Tesco shares suffer from economic headwinds
Tesco share price likely to slip further amid soaring inflation and drop in retail sales.
Tesco’s share price in the doldrums
Tesco’s share price, which started the year well by trading in 11-year highs close to minor psychological resistance at 300p, continues to slide and now trades in one-year lows as the cost-of-living crisis bites and soaring inflation negatively affects UK consumer spending.
August saw the biggest 2022 decline in UK retail sales to date when data showed a 1.6% month-on-month (MoM) decline following a 0.4% rise in July with rising interest rates and costs of living prices weighing on consumer spending, the British Pound Sterling, the UK stock market and especially retailers such as Tesco.
The escalating war in Ukraine, with Russia moving to formally annex regions such as Crimea and the Donbas which it has occupied since 2014, also dampen consumer sentiment and demand, and have pushed the Tesco share price to levels last seen in August of 2021, down over 22% year-to-date (YTD) compared to the FTSE 100’s decline of around 3.5%.
Despite the slide in the Tesco share price, most analysts expect the grocery giant to regain momentum as they hope for another busy and profitable Christmas which last year helped increase the grocery giant’s market share, which according to Statista as of June 2022 stands at 27.3 %, ensuring it continues to dominate rivals such as Sainsbury’s (14.9%), Asda (13.7%) and Morrisons (9.6%).
A Reuters Refinitiv poll of 17 top analysts shows that their median price target for the Tesco share price now comes in at 305p, down from 315p a month ago, and compared to its current 229p share price (as of 21 September 2022), or around 33% higher than at current levels.
While only one analyst continues to recommend a 'sell', two more now do so for a 'hold' compared to a month ago - seven in total -, six a “buy” versus nine at the end of August and three a “strong buy” versus four previously.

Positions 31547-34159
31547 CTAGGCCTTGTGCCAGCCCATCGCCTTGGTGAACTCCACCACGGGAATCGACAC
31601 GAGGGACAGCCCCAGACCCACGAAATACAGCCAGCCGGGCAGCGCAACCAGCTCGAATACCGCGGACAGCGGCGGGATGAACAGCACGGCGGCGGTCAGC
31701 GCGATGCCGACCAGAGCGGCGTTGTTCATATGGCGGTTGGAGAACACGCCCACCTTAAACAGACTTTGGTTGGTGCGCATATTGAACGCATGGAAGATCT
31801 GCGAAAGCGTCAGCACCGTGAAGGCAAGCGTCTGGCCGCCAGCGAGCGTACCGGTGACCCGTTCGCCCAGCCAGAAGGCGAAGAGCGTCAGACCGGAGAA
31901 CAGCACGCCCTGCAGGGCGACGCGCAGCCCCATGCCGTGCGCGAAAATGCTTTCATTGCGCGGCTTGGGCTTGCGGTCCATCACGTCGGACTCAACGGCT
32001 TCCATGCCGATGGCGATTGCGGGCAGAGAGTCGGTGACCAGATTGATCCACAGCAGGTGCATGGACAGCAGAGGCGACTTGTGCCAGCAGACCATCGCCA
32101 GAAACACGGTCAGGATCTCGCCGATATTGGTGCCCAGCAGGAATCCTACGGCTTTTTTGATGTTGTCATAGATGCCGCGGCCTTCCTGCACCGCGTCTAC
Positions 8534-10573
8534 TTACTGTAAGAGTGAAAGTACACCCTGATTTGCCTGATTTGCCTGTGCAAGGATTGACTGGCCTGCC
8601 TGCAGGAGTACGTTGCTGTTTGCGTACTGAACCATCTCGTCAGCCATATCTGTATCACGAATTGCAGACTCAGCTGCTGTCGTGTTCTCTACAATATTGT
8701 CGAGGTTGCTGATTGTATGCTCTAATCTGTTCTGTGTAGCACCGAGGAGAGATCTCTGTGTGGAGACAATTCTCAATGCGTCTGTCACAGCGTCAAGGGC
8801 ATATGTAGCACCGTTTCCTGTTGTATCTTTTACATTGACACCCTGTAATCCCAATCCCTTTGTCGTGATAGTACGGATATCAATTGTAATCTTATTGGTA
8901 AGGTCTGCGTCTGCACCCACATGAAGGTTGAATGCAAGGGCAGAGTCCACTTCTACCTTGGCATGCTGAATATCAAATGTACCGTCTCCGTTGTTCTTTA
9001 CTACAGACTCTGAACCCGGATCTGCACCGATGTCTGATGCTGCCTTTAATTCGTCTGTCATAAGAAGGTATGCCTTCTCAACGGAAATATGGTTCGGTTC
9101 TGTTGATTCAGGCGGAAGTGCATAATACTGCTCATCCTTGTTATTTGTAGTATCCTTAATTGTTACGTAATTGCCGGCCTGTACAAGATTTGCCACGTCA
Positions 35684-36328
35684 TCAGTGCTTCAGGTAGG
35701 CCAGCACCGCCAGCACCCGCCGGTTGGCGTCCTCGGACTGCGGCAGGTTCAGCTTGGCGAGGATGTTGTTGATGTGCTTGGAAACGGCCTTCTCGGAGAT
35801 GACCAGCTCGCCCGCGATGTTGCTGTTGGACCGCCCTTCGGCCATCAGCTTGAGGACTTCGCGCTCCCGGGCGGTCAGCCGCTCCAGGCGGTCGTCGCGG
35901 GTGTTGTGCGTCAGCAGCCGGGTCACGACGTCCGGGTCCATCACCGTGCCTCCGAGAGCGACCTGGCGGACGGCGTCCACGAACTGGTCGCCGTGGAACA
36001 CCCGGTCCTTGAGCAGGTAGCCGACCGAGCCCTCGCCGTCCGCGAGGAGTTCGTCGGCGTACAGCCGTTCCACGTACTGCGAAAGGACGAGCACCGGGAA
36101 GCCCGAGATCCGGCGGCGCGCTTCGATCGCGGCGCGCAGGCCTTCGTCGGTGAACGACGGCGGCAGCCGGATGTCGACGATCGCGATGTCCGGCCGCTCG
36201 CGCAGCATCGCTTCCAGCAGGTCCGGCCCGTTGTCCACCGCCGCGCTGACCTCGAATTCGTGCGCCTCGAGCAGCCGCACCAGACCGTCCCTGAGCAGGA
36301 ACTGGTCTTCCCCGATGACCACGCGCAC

What to look out for ahead of Tesco’s interim results
With the next set of results not out before 5 October, market analysts will be looking beyond the UK’s current economic woes and see whether the new UK Chancellor of the Exchequer Kwasi Kwarteng’s mini budget on Friday will indeed help UK consumers and companies with their energy bills, as has been promised by the new British Prime Minister (PM) Liz Truss.
Meanwhile Tesco has added a new independent non-executive director, Caroline Silver, to its board, who according to Tesco chairman John Allan, is bringing 'valuable knowledge and perspective' to existing members. She will be starting her role on 1 October 2022, when she will also join Tesco’s audit committee while still being chair of healthcare company PZ Cussons and a non-executive director of insurance company BUPA among many others.
Allan said, 'her wealth of experience across a number of commercial, financial and governance roles, together with her investment banking and international experience, will undoubtedly bring additional valuable knowledge and perspective to the board.'
The UK’s largest supermarket has also revealed it is replacing the majority of manned checkouts from its larger stores in the coming weeks with self-service checkouts. Tesco said the decision was triggered by a 'lack of customer demand' for staffed checkouts and said that trials of larger self-checkout zones designed for trolleys rather than baskets had proved successful.
The decision has so far not been popular with many shoppers, with store staff frequently needing to address problems and overwrite the technology. Many Tesco shoppers have vented their frustration via social media with so far more than 237,000 people having signed a petition on Change.org calling on Tesco to stop adding more self-service checkouts and to bring back store staff.
From Tesco’s perspective the change to automation makes sense at a time where it is difficult for companies to find staff as UK unemployment is at its lowest level since 1974. Further advantages are an increase in productivity whilst reducing costs at a time when labour costs rise, and technology becomes cheaper and more reliable. Tesco also states that it wishes to enhance the customer experience for those who shun, in their mind 'unnecessary', human contact since Covid-19 pandemic.
What does technical analysis have to say?
For the past month Tesco’s share price has been trading in a clearly defined downtrend channel and has so far slid by over 15% from its mid-August peak which was made close to the 200-day simple moving average (SMA) at 267p.
The next technical downside target is the 50% retracement of the Covid-19 pandemic bull market at 220p. Further down sits the June 2021 low at 213p and lies the minor psychological 200p mark, slightly above which the March 2021 low and 61.8% Fibonacci retracement can be spotted at 203p.
Since the Tesco share price has been falling for the past five consecutive weeks, further downside likely remains in store as downside momentum retains the upper hand.
For the bulls to be back in control, a rise and daily chart close not only above the one-month downtrend channel line at 244p would need to be seen, but, more importantly, the early-September high at 257p would also need to be exceeded.
At present, the odds seem to favour further declines in the Tesco share price, though.
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